We’re all perfect parents – full of ideas on how to do it best – until we have our own kids.
Then most of us find parenting demands a more complex skillset than we’d anticipated. Decision fatigue, inconsistencies due to being human, or simply being exhausted and outnumbered – many factors stand in the way of being an effective caregiver at times.
Most of us at least start out wanting to succeed at being good parents. Exactly what ‘good’ looks like is not always clear, and even if we could agree, simply knowing what the ‘best’ approach is doesn’t mean it magically channels itself into our brains – we are all influenced by our own picture of what parenting looks like, and are limited by our own communication styles and temperaments.
What the experts do agree on, is that the way you parent has life-long influence on your child’s self-esteem, relationships – even their weight. No pressure!
So, what do the experts reckon?
Research that began in the 60’s came up with four clearly defined styles of parenting; authoritarian, authoritative, permissive and (the newcomer) uninvolved. And while aspects of all styles may come in to play at different times in our lives (or different challenges in the day), most parents tend to find characteristics of one overarching style best describe their approach.
Obedience: ‘No ifs, buts or maybe’s!’ Instead of including children in decisions, the view is that kids should be seen and not heard, do as they’re told – or else. ‘I told you so’ is the main explanation for rules. No negotiation. No exceptions. Rather than teaching a child to make better choices, they’re invested in making kids regret their mistakes. This ‘strict’ style was employed by many baby boomers to raise their (now adult) kids. Punishment is preferred over ‘new age’ star charts and other ‘soft’ approaches that they feel do not instil enough discipline.
Children who grew up with parents with these attitudes tend to follow rules, but at the cost of their self-esteem as they learn their opinions aren’t valued. Anger, lies and deception to avoid punishment are also more likely behaviours of children raised in these dictator-like households.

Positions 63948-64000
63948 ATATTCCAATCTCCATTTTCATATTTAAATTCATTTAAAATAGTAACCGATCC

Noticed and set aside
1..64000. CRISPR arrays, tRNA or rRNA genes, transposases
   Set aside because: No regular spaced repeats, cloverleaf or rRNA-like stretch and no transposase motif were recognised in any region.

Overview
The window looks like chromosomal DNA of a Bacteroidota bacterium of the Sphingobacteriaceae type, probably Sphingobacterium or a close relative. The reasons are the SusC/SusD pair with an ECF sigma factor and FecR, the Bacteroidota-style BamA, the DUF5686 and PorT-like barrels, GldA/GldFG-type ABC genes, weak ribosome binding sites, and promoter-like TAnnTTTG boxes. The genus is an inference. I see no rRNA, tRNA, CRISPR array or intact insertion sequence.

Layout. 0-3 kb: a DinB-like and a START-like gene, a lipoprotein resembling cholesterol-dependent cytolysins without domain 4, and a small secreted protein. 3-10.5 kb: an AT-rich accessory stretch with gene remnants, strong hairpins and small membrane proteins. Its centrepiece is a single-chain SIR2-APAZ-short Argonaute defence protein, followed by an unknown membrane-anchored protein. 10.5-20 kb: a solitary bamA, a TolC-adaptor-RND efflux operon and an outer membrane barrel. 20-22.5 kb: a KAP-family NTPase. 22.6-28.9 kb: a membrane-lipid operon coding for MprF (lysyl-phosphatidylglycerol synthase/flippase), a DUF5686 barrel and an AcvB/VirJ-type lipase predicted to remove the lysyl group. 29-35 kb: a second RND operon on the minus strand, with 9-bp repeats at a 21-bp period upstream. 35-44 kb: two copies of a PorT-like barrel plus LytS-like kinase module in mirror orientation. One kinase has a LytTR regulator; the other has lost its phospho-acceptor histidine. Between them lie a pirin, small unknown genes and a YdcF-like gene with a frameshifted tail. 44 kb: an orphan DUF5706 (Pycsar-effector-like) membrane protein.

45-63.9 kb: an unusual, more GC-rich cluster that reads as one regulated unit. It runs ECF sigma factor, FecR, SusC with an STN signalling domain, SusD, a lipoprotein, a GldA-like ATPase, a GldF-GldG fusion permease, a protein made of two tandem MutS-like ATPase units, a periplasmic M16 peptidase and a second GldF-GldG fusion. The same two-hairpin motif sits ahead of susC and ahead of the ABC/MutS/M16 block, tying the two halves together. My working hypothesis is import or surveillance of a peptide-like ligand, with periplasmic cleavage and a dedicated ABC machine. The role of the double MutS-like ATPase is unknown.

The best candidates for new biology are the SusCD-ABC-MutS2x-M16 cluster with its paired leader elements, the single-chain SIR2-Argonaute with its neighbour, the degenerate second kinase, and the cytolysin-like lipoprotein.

Signs that this may be your MO include; incessant nagging, barking orders constantly, making every activity a learning experience, listing rules of the house, having a zero tolerance for silliness, making outrageous threats and rarely offering choice.
Consultation: These are the parents that bend down calmly to their child and explain the reasons behind their request (most of us do this in public all the time!). Positive Relationships are paramount for this parenting style, which includes explaining the meaning behind the rules, enforcing consequences for breaking them, and teaching children alternative choices. While they still make clear that adults are in charge, authoritative parents validate their child’s feelings during the process. They’re about preventing challenging behaviour through praising often, ‘catching’ their kids doing something good, and designing star charts and other reward systems that focus on the positive. They exhibit warmth and understanding and communicate their expectations calmly.
Children growing up within this calm, consultative environment are more likely to be happy, successful, more securely attached to caregivers, become better decision makers and make safer choices on their own because they have the confidence to try.
Indulgence: ‘Kids will be kids!’ Permissive parents are often very loving and nurturing, offer treats and toys. Punishment and rules are rarely given or enforced as they feel their child will learn best by figuring it out for themselves without them interfering. Permissive parents are rather lenient, only stepping in when there is a serious problem, and even then, may give in if the child begs. More friend than parent, they are interested in being popular rather than enforcing rules and usually allow their children to make most decisions in their lives.